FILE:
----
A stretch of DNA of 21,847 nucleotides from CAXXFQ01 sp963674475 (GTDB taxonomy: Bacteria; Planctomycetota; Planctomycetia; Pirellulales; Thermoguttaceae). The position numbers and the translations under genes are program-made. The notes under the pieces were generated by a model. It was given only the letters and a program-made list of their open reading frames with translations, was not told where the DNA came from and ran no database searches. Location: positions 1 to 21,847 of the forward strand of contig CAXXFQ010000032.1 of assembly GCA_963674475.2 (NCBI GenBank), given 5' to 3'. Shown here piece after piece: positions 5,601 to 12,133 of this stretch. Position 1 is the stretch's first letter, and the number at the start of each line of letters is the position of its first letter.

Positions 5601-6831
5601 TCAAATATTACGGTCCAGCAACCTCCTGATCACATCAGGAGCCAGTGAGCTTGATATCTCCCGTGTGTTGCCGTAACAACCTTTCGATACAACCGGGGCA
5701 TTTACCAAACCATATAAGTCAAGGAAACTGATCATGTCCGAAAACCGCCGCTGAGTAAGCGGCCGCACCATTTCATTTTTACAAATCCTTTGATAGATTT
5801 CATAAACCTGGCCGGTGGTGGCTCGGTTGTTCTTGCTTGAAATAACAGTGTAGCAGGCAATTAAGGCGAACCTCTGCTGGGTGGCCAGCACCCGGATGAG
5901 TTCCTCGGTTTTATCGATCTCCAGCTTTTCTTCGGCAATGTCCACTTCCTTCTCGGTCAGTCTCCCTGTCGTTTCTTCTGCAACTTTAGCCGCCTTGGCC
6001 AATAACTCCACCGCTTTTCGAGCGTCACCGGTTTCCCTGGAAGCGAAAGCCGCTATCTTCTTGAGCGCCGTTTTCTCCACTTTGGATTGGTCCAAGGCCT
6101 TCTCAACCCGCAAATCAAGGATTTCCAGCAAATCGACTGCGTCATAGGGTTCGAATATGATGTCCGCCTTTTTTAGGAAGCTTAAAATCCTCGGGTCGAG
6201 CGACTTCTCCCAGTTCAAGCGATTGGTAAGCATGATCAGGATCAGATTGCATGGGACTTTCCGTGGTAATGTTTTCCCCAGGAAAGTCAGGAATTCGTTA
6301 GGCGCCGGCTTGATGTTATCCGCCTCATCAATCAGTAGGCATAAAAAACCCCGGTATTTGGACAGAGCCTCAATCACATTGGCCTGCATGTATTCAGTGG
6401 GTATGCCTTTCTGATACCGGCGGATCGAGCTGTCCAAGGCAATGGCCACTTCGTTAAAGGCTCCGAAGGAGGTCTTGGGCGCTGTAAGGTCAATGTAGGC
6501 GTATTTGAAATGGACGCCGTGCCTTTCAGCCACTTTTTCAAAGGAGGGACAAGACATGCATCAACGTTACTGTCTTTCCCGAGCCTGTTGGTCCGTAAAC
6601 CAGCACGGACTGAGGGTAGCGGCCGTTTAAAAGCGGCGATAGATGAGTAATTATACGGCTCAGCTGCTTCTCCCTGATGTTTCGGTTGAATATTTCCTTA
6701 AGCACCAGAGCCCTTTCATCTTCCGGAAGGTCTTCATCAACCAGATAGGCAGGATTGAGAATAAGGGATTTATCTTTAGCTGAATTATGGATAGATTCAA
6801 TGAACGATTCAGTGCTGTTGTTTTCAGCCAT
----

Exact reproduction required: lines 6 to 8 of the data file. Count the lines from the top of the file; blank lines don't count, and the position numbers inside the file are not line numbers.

5901 TTCCTCGGTTTTATCGATCTCCAGCTTTTCTTCGGCAATGTCCACTTCCTTCTCGGTCAGTCTCCCTGTCGTTTCTTCTGCAACTTTAGCCGCCTTGGCC
6001 AATAACTCCACCGCTTTTCGAGCGTCACCGGTTTCCCTGGAAGCGAAAGCCGCTATCTTCTTGAGCGCCGTTTTCTCCACTTTGGATTGGTCCAAGGCCT
6101 TCTCAACCCGCAAATCAAGGATTTCCAGCAAATCGACTGCGTCATAGGGTTCGAATATGATGTCCGCCTTTTTTAGGAAGCTTAAAATCCTCGGGTCGAG